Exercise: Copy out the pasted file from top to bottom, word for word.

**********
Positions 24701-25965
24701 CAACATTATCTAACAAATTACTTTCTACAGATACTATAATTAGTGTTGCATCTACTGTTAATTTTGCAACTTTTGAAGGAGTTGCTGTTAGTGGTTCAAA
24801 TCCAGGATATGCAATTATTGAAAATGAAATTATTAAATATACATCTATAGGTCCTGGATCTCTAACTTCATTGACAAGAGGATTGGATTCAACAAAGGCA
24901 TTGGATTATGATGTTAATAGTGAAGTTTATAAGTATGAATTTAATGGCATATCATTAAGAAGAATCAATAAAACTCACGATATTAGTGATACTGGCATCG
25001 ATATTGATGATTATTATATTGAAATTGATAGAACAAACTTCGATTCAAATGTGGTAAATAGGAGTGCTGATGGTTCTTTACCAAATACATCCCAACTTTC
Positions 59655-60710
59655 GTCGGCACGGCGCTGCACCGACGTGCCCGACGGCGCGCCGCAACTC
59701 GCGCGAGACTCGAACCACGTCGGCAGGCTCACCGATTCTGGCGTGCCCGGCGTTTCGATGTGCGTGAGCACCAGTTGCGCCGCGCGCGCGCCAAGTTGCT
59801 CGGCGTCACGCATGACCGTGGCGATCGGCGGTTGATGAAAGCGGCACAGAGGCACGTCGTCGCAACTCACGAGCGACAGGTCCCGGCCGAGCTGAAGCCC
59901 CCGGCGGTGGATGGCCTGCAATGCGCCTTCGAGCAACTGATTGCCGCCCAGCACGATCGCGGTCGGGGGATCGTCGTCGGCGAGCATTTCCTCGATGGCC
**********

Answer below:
Positions 24701-25965
24701 CAACATTATCTAACAAATTACTTTCTACAGATACTATAATTAGTGTTGCATCTACTGTTAATTTTGCAACTTTTGAAGGAGTTGCTGTTAGTGGTTCAAA
24801 TCCAGGATATGCAATTATTGAAAATGAAATTATTAAATATACATCTATAGGTCCTGGATCTCTAACTTCATTGACAAGAGGATTGGATTCAACAAAGGCA
24901 TTGGATTATGATGTTAATAGTGAAGTTTATAAGTATGAATTTAATGGCATATCATTAAGAAGAATCAATAAAACTCACGATATTAGTGATACTGGCATCG
25001 ATATTGATGATTATTATATTGAAATTGATAGAACAAACTTCGATTCAAATGTGGTAAATAGGAGTGCTGATGGTTCTTTACCAAATACATCCCAACTTTC
Positions 59655-60710
59655 GTCGGCACGGCGCTGCACCGACGTGCCCGACGGCGCGCCGCAACTC
59701 GCGCGAGACTCGAACCACGTCGGCAGGCTCACCGATTCTGGCGTGCCCGGCGTTTCGATGTGCGTGAGCACCAGTTGCGCCGCGCGCGCGCCAAGTTGCT
59801 CGGCGTCACGCATGACCGTGGCGATCGGCGGTTGATGAAAGCGGCACAGAGGCACGTCGTCGCAACTCACGAGCGACAGGTCCCGGCCGAGCTGAAGCCC
59901 CCGGCGGTGGATGGCCTGCAATGCGCCTTCGAGCAACTGATTGCCGCCCAGCACGATCGCGGTCGGGGGATCGTCGTCGGCGAGCATTTCCTCGATGGCC